Which College Savings to Tap First

Don't rush to your 529 account just yet. For school expenses this year, cash out taxable assets before a new law may apply higher tax rates to that money in 2008.

Our son just turned 18 and starts college this fall. We will need to sell stock at some point to pay for tuition -- some is in a custodial account that we've had for a long time and some is in our own accounts. Should we sell the stock now and use it for college bills or spend money from his 529 account? We are stunned that college is actually right around the corner and appreciate any guidance.

Because of a new kiddie-tax law that was passed just a few weeks ago, now is a particularly good time to sell stock in your son's account. In the past, certain investment income from a child's custodial account was taxed at the parents' higher rate until the child turned 14. That age increased to 18 in 2006. This year, the first $850 of a child's investment income is tax-free and the next $850 is taxed at the child's rate (generally 5% for long-term capital gains). Then investment income in excess of $1,700 is taxed at the parents' higher rate (generally 15% for long-term capital gains) if the child is under age 18.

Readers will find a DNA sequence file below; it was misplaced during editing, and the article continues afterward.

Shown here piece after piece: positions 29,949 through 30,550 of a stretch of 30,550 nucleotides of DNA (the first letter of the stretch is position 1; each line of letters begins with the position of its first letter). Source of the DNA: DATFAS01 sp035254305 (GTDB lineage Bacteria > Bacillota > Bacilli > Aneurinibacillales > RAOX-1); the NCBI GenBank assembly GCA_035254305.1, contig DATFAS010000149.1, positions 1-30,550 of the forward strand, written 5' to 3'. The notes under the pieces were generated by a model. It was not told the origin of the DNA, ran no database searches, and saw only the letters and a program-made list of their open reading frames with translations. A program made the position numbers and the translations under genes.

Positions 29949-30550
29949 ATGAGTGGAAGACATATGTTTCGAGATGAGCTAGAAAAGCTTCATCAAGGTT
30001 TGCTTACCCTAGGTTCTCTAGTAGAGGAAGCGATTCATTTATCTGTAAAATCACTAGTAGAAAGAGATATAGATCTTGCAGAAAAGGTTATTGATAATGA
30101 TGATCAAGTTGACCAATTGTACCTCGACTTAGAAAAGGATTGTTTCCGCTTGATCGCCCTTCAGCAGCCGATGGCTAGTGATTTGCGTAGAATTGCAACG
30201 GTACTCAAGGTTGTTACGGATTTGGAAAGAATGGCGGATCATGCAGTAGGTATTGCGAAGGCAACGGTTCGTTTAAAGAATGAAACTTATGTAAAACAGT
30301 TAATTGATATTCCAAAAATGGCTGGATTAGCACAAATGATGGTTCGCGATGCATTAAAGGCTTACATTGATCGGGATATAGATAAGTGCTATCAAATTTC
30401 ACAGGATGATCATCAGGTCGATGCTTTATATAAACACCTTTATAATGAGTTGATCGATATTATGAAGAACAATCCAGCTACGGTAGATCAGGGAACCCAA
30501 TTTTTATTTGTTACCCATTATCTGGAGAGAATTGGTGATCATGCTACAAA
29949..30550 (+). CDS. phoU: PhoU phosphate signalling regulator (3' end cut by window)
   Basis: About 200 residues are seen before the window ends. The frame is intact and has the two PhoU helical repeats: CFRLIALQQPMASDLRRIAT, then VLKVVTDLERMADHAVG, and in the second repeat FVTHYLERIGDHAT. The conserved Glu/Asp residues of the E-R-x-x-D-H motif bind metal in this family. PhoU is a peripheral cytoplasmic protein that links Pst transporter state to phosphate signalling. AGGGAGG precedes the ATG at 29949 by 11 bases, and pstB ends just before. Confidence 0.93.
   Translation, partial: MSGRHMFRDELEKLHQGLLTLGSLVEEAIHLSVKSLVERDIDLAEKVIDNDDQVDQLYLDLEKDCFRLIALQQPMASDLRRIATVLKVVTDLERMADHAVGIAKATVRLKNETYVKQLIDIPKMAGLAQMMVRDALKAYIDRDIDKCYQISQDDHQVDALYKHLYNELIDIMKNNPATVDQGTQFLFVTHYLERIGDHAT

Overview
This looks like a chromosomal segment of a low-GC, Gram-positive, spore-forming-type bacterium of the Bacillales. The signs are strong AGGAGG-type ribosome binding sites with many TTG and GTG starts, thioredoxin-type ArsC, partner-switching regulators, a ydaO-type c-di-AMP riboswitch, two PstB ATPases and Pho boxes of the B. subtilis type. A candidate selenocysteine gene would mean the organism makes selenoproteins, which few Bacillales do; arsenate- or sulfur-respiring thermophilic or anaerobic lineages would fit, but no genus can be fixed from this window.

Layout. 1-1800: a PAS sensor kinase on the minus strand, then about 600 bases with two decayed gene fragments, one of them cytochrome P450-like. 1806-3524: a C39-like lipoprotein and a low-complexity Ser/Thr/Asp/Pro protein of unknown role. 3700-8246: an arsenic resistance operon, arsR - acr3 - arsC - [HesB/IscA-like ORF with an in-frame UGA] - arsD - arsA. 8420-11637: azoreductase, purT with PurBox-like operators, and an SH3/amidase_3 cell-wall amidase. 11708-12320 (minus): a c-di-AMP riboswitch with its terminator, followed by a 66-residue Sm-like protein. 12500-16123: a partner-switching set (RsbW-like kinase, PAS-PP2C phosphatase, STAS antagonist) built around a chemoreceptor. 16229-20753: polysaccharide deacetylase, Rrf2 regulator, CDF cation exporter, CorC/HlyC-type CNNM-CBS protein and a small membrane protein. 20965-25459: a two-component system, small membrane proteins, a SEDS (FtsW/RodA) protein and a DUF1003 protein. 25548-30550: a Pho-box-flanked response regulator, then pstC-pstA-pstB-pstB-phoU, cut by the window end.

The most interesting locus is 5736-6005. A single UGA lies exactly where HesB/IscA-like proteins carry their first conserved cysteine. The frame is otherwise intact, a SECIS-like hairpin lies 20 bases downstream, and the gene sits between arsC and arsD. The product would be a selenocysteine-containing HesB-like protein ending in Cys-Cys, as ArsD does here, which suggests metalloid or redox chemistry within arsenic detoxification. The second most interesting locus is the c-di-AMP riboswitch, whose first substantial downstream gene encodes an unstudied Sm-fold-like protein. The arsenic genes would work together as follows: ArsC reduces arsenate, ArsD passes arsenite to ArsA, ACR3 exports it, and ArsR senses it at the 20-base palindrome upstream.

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Kimberly Lankford
Contributing Editor, Kiplinger's Personal Finance

As the "Ask Kim" columnist for Kiplinger's Personal Finance, Lankford receives hundreds of personal finance questions from readers every month. She is the author of Rescue Your Financial Life (McGraw-Hill, 2003), The Insurance Maze: How You Can Save Money on Insurance -- and Still Get the Coverage You Need (Kaplan, 2006), Kiplinger's Ask Kim for Money Smart Solutions (Kaplan, 2007) and The Kiplinger/BBB Personal Finance Guide for Military Families. She is frequently featured as a financial expert on television and radio, including NBC's Today Show, CNN, CNBC and National Public Radio.